Many of us have the good fortune to work in a regulated industry or in an organization that’s subject to quality standards like ISO or Six Sigma. One of the perks of this sort of tech writing is that your work is subject to internal and external audits, which (with a skilled auditor) means that you actually get credit for producing high-quality documentation:
Auditor: Who wrote this?
Tech writer: I did.
Auditor: This is some fine work.
Boss (beams proudly at tech writer)
If you’re a skilled technical writer and you’ve sat across from an auditor, it might have occurred to you that the other side of the table has a certain appeal. I’ve been on both sides, and yes, it does. But before I tell you why you might enjoy it, let me tell you why you might be good at it.
Skilled auditors know how to glean information from other people’s incomprehensible writing, interview reluctant experts who would rather be somewhere else, politely ask probing questions, distinguish the truly-done from the wish-we-had, and pick out crucial data from the distracting trivia. They then wrap it all up in a clearly written, objective document that’s generally understood even by someone who’s not an expert in the area being audited. The auditor’s final product is an accurate picture of the forest and the trees. Sound familiar?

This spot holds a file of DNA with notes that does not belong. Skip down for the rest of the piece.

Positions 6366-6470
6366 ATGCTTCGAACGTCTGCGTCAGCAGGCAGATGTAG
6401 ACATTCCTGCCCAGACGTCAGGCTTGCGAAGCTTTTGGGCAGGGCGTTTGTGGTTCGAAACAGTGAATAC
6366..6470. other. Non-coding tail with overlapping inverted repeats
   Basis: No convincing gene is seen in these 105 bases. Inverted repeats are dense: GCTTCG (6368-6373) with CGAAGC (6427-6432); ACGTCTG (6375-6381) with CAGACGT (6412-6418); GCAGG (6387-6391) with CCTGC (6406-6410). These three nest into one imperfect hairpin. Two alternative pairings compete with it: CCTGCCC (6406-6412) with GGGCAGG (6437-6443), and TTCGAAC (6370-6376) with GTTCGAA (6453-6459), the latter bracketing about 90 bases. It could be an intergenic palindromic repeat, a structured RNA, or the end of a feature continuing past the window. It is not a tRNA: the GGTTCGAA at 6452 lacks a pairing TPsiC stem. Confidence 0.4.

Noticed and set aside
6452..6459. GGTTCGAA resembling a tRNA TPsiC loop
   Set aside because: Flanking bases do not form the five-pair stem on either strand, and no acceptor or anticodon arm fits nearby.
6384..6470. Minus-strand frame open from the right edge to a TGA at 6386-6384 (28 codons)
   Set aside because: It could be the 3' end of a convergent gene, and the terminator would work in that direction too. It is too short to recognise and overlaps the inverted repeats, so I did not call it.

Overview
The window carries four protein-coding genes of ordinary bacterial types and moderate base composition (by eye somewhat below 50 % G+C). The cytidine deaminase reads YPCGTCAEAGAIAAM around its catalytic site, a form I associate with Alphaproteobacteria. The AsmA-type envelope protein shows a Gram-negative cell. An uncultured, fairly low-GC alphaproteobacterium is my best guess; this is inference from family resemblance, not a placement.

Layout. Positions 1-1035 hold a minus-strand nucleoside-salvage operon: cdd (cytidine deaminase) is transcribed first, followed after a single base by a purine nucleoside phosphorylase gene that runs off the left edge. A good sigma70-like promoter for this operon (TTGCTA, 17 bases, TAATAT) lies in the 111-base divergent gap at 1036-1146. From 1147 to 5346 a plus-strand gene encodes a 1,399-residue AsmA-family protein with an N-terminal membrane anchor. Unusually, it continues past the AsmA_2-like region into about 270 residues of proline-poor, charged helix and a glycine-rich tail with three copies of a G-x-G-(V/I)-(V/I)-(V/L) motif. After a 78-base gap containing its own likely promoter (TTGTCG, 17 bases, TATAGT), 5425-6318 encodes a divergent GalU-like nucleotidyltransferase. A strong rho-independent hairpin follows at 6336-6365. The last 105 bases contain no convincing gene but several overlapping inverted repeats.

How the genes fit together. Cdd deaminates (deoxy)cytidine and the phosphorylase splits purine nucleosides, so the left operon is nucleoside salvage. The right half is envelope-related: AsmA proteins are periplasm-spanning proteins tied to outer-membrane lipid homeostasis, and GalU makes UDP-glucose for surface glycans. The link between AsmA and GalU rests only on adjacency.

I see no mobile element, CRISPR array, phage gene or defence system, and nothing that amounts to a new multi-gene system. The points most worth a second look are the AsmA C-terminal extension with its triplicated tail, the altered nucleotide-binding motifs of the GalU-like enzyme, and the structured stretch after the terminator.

All right, so now that you know you can do it, why would you? I’ll leave aside the obvious benefits of career advancement, increased salary, mobility among disparate industries, blah… blah… blah. There’s a forensic side of technical writing, the part that makes us archaeologists, paleontologists, private detectives, and occasionally psychoanalysts. Rarely are we handed all the information we need on a plate: Technical writers usually have to dig deep to get the details, using our ability to find relevant information in half-hidden application screens, comment lines buried in the code, and of course those thrilling interviews with Subject Matter Experts. That side of technical writing is the thrill of the chase; auditing is rich in it, and if you enjoy it as a writer, you’ll enjoy it as an auditor.
I have only one caveat: if you come from the Curmudgeon School of Technical Writing (God bless our curmudgeons), then this gig might not be for you. You can’t be a good auditor if you don’t enjoy asking polite questions, listening to the answers, and probing for the truth without the use of sarcasm. But for the rest of us, auditing is definitely a sweet spot. We were born to do this.